Sometimes the loss, theft, or damage to property is due to unreasonable conduct by the at-fault person (the defendant). This is called negligence.

To prove it, the victim must establish these four elements:

  • The defendant owes the victim a duty of care.
  • The defendant breaches this duty by acting unreasonably under the circumstances.
  • The breach causes damage to the victim’s property.
  • The value of the damaged property can be assessed.

Negligence is a very common legal basis for recovering property damage when the damage was due to the defendant’s unreasonable conduct instead of a deliberate act. For instance, after a car accident in South Florida, your vehicle might need be badly damaged. If someone else caused the crash, they should be liable for the cost of replacing the vehicle or repairing it.


Florida has a special law pertaining to insurance coverage of specified structures.

This law, at Florida Statute § 627.702, provides:

“In the event of the total loss of any building, structure, mobile home, … or manufactured building … insured by any insurer as to a covered peril, … the insurer’s liability under the policy for such total loss, if caused by a covered peril, shall be in the amount of money for which such property was so insured as specified in the policy and for which a premium has been charged and paid.”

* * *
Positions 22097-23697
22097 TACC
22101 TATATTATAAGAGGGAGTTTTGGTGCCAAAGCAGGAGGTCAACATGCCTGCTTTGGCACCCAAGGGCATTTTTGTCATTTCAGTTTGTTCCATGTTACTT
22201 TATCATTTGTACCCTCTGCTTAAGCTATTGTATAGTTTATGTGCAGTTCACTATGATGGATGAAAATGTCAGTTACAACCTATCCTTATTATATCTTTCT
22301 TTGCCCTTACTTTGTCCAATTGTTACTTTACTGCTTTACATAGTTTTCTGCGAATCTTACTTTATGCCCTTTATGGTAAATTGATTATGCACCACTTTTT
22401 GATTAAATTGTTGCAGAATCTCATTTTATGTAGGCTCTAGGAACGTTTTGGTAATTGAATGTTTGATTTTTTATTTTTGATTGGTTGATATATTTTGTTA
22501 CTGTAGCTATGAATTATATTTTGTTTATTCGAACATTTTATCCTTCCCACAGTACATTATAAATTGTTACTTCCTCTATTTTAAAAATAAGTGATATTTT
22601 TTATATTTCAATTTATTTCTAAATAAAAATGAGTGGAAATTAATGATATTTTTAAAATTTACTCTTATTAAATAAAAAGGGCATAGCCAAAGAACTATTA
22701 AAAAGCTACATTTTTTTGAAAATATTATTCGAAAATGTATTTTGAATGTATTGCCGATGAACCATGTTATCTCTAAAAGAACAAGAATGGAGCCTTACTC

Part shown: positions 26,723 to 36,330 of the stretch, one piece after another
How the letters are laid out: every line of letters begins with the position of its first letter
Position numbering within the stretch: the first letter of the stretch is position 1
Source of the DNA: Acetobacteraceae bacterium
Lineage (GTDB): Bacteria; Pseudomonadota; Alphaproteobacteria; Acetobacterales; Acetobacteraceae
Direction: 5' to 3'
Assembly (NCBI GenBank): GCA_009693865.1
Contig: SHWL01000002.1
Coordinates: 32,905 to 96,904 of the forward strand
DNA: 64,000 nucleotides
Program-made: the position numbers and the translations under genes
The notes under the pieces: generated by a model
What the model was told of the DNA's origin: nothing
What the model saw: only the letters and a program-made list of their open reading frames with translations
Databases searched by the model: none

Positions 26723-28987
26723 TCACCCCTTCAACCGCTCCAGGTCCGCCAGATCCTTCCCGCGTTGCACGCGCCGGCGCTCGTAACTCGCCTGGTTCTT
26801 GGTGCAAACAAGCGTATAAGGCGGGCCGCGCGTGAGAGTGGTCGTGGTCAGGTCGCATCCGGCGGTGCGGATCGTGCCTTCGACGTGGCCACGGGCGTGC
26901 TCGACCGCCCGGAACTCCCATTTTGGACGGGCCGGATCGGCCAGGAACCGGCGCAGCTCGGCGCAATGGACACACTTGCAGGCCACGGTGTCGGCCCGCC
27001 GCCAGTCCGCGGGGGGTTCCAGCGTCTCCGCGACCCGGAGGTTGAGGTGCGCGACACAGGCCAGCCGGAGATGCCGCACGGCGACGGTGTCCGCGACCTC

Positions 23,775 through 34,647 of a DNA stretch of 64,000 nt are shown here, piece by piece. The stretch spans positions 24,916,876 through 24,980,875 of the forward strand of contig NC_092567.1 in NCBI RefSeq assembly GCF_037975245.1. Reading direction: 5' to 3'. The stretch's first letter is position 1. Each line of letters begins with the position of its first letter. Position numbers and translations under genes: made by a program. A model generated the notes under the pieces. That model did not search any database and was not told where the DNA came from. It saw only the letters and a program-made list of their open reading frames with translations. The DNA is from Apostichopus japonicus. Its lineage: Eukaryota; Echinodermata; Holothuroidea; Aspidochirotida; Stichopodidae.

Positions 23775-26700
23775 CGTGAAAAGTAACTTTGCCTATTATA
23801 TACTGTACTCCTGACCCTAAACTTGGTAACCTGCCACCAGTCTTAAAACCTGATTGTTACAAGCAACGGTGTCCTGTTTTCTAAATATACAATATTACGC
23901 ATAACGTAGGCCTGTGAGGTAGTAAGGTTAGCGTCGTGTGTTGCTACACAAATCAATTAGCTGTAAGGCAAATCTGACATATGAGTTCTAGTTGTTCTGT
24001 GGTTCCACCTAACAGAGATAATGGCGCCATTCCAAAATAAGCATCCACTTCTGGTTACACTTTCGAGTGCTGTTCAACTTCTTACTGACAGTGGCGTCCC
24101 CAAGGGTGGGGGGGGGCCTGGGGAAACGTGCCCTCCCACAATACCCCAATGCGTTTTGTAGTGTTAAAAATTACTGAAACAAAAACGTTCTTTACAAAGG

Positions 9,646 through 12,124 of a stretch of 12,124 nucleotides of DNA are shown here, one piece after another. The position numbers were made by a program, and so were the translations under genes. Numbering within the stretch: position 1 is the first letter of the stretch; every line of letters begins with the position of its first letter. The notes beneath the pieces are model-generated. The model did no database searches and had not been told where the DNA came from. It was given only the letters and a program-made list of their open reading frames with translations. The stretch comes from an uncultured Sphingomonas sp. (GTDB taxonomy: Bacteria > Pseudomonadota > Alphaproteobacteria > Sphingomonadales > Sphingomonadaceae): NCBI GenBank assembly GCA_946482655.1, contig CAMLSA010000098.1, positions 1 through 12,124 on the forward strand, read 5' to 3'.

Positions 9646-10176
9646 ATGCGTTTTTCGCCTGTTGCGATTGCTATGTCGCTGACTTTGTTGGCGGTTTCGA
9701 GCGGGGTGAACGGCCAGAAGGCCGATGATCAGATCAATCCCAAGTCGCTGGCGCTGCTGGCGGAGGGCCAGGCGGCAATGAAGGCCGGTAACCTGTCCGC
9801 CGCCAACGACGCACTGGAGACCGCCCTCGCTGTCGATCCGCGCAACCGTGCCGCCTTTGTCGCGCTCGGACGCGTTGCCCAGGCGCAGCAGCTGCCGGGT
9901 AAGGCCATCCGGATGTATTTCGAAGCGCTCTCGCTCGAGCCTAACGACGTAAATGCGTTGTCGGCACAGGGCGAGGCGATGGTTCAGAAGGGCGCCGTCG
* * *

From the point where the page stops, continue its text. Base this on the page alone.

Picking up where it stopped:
The rationale behind this law is to avoid protracted litigation over the value of the structure and simply requires the insurer to reimburse the insured for the property’s insured amount.


 For over two decades, the lawyers at Suarez & Montero have been helping accident victims and their families collect just financial compensation and see justice for their injuries and losses. 

Call our law firm today at (305) 631-1911 to speak with one of our personal injury lawyers who will be able to inform you of your eligibility towards compensation for your injuries and losses that you may have incurred due to a recent accident.